How Is Grendel Presented In Beowulf

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The character Grendel in the novel differs from the character in the epic poem Beowulf because in the novel Grendel is self-aware while in Beowulf he is mindless and only bent on killing, in the novel he is intelligent and resourceful while in Beowulf he is non-feeling and lacks remorse, and lastly in the novel he experiences a hysteric grieving period while in Beowulf he appears to come swiftly into the tale before dying almost immediately. In the novel, Grendel presents himself as very self-aware. While he does go about handling himself in an extremely violent and aggressive way, his thoughts can be seen as well-rounded and obviously conscientious of his actions. In the novel he states, “Thus I fled, ridiculous hairy creature torn apart…show more content…
In the beginning he seems to be unaware of much that exists in the world, but he picks things up quickly and has a high capacity for knowledge. He often even shows human-like tendencies for skepticism and cunning. This is how he predicts the actions of others and makes certain choices out of more than just physical malice, but more of a conniving and elaborate cruelty. When Grendel goes to visit the dragon, there is an instance where he shows his unsureness of the situation and ponders his naivety, “I went on squinting at him, hand on my mouth. He could lie. He was evil enough. He shook his ponderous head. ‘Ah, man’s cunning mind!’ he said, and cackled.” (71) Here, Grendel can be seen trying to thoroughly and realistically consider the possibility of the dragon’s deceit. Even the dragon himself can see the humanity in Grendel’s thoughts and actions, and acknowledges how he uses these man-like qualities to decide for himself. Then in Beowulf, Grendel is portrayed often as a monster through and through. His bloodlust is the only thing on his mind, and he is only sated when surrounded by self-produced death and destruction. “And his heart laughed, he relished the sight, Intended to tear the life from those bodies” (289-290). This quote from Beowulf clearly shows how Grendel is viewed as a monster only capable of caring about the taking of lives and happiness from those around himself, as opposed to…show more content…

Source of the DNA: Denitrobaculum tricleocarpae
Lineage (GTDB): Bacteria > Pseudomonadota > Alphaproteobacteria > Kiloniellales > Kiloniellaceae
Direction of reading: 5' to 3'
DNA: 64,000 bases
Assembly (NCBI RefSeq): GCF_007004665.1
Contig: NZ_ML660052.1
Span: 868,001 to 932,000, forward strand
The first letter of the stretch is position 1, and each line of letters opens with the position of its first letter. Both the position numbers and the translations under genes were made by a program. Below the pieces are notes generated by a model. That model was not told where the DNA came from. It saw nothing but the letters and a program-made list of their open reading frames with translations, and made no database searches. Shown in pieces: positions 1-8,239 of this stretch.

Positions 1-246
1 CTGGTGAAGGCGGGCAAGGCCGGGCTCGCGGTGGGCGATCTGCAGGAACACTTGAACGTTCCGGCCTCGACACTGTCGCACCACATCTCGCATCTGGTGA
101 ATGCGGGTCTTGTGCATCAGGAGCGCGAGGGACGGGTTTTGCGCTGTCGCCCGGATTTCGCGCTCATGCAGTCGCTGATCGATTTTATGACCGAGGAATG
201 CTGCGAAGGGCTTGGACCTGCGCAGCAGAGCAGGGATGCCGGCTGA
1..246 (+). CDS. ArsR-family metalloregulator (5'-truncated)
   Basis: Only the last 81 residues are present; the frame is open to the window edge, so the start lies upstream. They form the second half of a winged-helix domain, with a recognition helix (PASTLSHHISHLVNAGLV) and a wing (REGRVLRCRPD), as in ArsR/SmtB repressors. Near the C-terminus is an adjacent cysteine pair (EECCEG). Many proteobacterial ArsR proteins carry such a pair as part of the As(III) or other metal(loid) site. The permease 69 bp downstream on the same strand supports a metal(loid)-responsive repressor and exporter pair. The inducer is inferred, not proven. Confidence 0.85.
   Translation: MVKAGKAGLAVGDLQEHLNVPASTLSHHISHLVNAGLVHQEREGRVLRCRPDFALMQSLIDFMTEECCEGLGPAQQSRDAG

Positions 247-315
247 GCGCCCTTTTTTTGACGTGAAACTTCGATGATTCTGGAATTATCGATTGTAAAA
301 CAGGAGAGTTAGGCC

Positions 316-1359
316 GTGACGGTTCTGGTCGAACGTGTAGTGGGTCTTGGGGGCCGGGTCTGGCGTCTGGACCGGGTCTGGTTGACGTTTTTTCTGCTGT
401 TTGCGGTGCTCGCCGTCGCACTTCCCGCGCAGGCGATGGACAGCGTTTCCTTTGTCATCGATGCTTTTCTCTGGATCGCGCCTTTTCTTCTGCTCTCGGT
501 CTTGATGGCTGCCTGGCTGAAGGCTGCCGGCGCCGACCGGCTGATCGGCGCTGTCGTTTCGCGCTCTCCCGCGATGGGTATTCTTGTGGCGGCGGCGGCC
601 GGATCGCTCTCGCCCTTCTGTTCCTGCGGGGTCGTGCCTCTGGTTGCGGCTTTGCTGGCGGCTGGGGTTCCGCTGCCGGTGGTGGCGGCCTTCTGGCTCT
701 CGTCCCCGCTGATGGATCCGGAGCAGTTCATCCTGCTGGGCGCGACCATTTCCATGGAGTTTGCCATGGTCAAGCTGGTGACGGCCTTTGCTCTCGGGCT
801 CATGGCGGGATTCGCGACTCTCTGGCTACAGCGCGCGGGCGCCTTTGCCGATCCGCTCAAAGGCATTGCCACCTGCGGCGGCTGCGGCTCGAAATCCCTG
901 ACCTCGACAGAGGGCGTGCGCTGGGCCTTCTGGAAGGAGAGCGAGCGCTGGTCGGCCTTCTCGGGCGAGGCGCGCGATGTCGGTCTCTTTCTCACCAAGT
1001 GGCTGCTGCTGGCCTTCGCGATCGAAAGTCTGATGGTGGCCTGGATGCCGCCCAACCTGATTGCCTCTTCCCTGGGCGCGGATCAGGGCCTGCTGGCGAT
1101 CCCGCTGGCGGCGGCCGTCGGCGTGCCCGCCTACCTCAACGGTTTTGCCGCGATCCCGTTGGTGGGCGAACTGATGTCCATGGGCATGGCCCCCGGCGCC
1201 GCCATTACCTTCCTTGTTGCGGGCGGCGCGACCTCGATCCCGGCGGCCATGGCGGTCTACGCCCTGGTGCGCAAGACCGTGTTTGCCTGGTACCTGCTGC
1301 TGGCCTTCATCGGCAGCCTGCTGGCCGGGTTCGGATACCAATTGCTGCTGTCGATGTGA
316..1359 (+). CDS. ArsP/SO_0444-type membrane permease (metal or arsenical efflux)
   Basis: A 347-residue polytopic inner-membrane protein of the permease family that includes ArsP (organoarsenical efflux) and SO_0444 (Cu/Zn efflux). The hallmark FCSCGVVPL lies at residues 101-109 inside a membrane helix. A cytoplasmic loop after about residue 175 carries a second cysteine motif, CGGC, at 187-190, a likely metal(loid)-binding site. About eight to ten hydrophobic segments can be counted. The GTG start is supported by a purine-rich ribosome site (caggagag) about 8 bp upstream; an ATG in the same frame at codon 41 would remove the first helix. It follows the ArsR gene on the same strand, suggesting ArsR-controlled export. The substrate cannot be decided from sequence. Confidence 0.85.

One of these emotional meltdowns can be seen towards the end of the novel and Grendel seems to come to the realization of his demise. “No, no! Think! I come suddenly awake once more from the nightmare. Darkness. I really will die!” (172) He loses himself in a small bought of hysterics as this information sinks into him before settling in on a cold resignation for his death. This reaction to the ending of his life shows just how emotional and humanistic Grendel’s character is. He not only loses himself as he slips closer towards death, but he even shows signs of the different stages of grief as his hysterics occur. The final scenes in the battle shown in Beowulf are noted differently though. Grendel appears to come into the story, bloodily take his victims, and then die swiftly and brutally. His character has almost no chance to develop or even gain some type of real importance before it is quickly done away with in a grisly and jarring situation. “And defeat, the tears torn out of Grendel’s Taut throat, hell’s captive caught in the arms Of him who of all the men on earth Was the strongest.” (346-349) After being brought in a scorned for being such a hideous and murderous beast, he is soon done away with at the hands of Beowulf,

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